Fast start again fuels Hempfield girls to victory
TribLIVE Sports Videos
The starts of games haven't been the problem for Hempfield in the playoffs.
Fueled by a 18-0 run to start the game, the WPIAL runner-up defeated City League champion Obama Academy, 54-33, in the opening round of the PIAA Class AAAA playoffs Friday at Allderdice.
Hempfield will play Fox Chapel in the second round Tuesday, at a time and location to be determined.
Senior guard Monica Burns scored a game-high 21 points to help the Spartans (18-9) bounce back from their 56-45 loss to Penn-Trafford in the WPIAL championship a week ago.
“This game, we knew we had to get past the first round because of losing the WPIAL championship,” Burns said. “People underestimated us and acted like we were on a losing streak or something when it was just one game.”
The Spartans let a 15-point second-half lead slip away in the loss to Penn-Trafford, and they were in danger of letting the same happen against Obama.
After falling behind 18-0 in a hurry, Obama went on a 17-4 run to trail 22-17 in the second quarter.
That was the closest they got.
“We did fight back. I was proud of that,” Obama coach Monique McCoy said. “Today, we just encouraged the girls to give it their all. They had nothing to lose and everything to gain from this game.”
Hempfield scored six straight points to enter halftime with a 32-20 lead. The Spartans extended that scoring streak to a 17-0 run, capped by a pair of Burns free throws at the start of the third quarter to build a 43-20 lead.
“I was worried a little bit after the WPIAL finals with the way we lost that we would have a let down,' Hempfield coach Aaron Epps said. “But I know the character of our kids, and we came out today pretty much the way we've done all playoffs, which is coming out to a hard start.”
A man-to-man full-court press was the key to the start of the game.
Hempfield forced multiple turnovers on its way to the 18-0 lead. Although the defense was out of the ordinary for Hempfield, they played it to perfection.
“It was our game plan for this game,” Epps said. “Basically all playoffs, we've just been playing regular man defense, but we saw some things with them that showed us we wanted to trap and get all over them.”
Seven players scored Friday for the Spartans, and junior forward Leah Knizner was the only other scorer to finish in double figures with 10 points.
Epps can always tell when his team is going to have a good night offensively based on they way the players are sharing the ball, he said.
Michaela Porter and Rakeyla Little scored eight points each to lead Obama Academy (14-7).
Gary Horvath is a staff writer for Trib Total Media. Reach him at firstname.lastname@example.org.
Show commenting policy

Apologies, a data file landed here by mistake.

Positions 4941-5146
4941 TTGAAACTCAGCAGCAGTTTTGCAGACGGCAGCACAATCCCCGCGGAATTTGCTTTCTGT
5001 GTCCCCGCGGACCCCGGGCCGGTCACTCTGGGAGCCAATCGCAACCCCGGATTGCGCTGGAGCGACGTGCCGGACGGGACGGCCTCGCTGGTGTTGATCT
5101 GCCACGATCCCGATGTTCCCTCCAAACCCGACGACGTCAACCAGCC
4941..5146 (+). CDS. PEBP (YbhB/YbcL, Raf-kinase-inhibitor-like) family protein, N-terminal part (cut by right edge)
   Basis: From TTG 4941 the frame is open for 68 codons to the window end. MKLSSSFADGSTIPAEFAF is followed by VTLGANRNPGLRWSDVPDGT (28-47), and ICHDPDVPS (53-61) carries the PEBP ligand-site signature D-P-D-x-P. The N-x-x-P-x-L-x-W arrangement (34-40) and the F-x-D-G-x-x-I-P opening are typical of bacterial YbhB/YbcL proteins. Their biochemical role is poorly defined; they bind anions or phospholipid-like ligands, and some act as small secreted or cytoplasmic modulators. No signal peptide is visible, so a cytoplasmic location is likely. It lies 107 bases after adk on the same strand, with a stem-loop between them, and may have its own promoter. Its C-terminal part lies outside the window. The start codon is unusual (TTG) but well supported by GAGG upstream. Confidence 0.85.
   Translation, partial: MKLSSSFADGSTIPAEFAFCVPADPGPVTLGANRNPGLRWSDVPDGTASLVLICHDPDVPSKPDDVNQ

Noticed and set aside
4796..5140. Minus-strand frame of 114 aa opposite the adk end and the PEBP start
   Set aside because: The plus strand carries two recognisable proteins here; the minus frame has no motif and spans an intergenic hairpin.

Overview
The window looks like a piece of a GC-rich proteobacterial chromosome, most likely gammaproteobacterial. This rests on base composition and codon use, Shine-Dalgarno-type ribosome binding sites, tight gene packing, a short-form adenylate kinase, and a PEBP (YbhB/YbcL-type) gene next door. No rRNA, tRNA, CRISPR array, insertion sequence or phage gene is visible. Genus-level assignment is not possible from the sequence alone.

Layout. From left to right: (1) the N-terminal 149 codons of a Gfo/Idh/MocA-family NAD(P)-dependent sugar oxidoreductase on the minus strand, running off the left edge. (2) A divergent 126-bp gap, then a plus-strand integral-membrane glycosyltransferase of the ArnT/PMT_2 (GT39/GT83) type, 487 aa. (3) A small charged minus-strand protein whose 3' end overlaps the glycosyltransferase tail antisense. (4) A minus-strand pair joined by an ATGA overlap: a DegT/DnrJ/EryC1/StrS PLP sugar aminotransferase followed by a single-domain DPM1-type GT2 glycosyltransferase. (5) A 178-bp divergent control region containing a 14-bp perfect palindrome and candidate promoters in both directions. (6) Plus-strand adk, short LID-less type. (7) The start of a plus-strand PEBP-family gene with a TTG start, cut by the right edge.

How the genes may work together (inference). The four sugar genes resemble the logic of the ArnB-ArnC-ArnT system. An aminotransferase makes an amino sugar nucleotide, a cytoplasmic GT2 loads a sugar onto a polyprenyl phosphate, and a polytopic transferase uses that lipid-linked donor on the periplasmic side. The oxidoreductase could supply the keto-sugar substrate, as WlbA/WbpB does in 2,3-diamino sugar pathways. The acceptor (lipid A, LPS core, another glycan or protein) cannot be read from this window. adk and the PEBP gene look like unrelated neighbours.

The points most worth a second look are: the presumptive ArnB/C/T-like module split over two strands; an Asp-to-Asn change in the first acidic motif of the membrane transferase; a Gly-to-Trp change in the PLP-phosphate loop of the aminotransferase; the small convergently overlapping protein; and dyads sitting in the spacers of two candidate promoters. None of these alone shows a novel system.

TribLive commenting policy
You are solely responsible for your comments and by using TribLive.com you agree to our Terms of Service.
We moderate comments. Our goal is to provide substantive commentary for a general readership. By screening submissions, we provide a space where readers can share intelligent and informed commentary that enhances the quality of our news and information.
While most comments will be posted if they are on-topic and not abusive, moderating decisions are subjective. We will make them as carefully and consistently as we can. Because of the volume of reader comments, we cannot review individual moderation decisions with readers.
We value thoughtful comments representing a range of views that make their point quickly and politely. We make an effort to protect discussions from repeated comments either by the same reader or different readers.
We follow the same standards for taste as the daily newspaper. A few things we won't tolerate: personal attacks, obscenity, vulgarity, profanity (including expletives and letters followed by dashes), commercial promotion, impersonations, incoherence, proselytizing and SHOUTING. Don't include URLs to Web sites.
We do not edit comments. They are either approved or deleted. We reserve the right to edit a comment that is quoted or excerpted in an article. In this case, we may fix spelling and punctuation.
We welcome strong opinions and criticism of our work, but we don't want comments to become bogged down with discussions of our policies and we will moderate accordingly.
We appreciate it when readers and people quoted in articles or blog posts point out errors of fact or emphasis and will investigate all assertions. But these suggestions should be sent via e-mail. To avoid distracting other readers, we won't publish comments that suggest a correction. Instead, corrections will be made in a blog post or in an article.